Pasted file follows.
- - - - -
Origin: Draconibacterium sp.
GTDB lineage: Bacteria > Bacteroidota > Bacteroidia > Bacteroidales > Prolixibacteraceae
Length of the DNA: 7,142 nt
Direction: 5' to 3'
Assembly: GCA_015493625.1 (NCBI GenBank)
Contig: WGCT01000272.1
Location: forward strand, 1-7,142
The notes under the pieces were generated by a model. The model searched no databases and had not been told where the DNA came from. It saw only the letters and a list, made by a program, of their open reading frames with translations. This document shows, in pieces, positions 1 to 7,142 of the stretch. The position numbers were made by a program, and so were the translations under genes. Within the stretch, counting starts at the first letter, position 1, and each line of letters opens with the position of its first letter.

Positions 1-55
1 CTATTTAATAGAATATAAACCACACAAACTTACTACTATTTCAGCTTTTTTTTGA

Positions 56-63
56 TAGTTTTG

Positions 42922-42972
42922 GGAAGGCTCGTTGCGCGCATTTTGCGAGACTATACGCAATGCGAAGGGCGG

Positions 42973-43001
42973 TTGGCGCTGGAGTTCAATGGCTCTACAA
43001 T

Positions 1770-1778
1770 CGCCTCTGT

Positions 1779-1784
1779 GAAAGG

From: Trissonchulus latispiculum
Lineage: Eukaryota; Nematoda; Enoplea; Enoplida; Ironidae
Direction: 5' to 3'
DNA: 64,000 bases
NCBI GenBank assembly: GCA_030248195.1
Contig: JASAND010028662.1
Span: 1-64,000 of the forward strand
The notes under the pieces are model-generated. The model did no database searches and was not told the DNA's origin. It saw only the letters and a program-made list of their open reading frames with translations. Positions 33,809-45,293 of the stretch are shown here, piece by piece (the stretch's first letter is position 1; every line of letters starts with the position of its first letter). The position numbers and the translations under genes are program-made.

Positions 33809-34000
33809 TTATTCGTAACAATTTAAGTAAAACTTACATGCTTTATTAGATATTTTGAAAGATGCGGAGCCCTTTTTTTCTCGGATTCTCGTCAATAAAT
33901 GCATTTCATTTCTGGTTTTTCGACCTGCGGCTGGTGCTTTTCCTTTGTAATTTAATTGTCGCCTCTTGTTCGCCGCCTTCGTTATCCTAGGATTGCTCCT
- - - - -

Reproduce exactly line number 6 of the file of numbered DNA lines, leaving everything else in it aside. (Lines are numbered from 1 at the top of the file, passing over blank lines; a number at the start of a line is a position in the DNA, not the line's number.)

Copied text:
Contig: WGCT01000272.1